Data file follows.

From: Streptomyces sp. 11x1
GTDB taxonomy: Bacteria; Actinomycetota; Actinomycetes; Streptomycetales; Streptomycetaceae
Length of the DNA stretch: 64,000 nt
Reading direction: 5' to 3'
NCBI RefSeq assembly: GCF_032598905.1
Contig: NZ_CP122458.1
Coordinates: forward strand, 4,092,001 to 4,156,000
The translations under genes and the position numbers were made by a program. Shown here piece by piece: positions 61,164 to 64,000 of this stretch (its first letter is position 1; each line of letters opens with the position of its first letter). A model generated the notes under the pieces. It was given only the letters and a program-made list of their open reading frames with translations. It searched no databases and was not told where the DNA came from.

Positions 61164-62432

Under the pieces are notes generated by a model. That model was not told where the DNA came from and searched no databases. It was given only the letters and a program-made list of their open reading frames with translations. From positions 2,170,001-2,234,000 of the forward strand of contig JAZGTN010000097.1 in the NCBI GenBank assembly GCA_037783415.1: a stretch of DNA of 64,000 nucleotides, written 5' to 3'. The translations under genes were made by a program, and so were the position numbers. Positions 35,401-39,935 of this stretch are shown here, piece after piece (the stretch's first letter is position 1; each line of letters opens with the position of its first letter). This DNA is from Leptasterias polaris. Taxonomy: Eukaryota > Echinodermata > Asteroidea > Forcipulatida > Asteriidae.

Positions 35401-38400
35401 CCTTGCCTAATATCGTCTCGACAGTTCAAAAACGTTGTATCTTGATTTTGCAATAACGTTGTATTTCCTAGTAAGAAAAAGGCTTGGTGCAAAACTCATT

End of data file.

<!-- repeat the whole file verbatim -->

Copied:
From: Streptomyces sp. 11x1
GTDB taxonomy: Bacteria; Actinomycetota; Actinomycetes; Streptomycetales; Streptomycetaceae
Length of the DNA stretch: 64,000 nt
Reading direction: 5' to 3'
NCBI RefSeq assembly: GCF_032598905.1
Contig: NZ_CP122458.1
Coordinates: forward strand, 4,092,001 to 4,156,000
The translations under genes and the position numbers were made by a program. Shown here piece by piece: positions 61,164 to 64,000 of this stretch (its first letter is position 1; each line of letters opens with the position of its first letter). A model generated the notes under the pieces. It was given only the letters and a program-made list of their open reading frames with translations. It searched no databases and was not told where the DNA came from.

Positions 61164-62432

Under the pieces are notes generated by a model. That model was not told where the DNA came from and searched no databases. It was given only the letters and a program-made list of their open reading frames with translations. From positions 2,170,001-2,234,000 of the forward strand of contig JAZGTN010000097.1 in the NCBI GenBank assembly GCA_037783415.1: a stretch of DNA of 64,000 nucleotides, written 5' to 3'. The translations under genes were made by a program, and so were the position numbers. Positions 35,401-39,935 of this stretch are shown here, piece after piece (the stretch's first letter is position 1; each line of letters opens with the position of its first letter). This DNA is from Leptasterias polaris. Taxonomy: Eukaryota > Echinodermata > Asteroidea > Forcipulatida > Asteriidae.

Positions 35401-38400
35401 CCTTGCCTAATATCGTCTCGACAGTTCAAAAACGTTGTATCTTGATTTTGCAATAACGTTGTATTTCCTAGTAAGAAAAAGGCTTGGTGCAAAACTCATT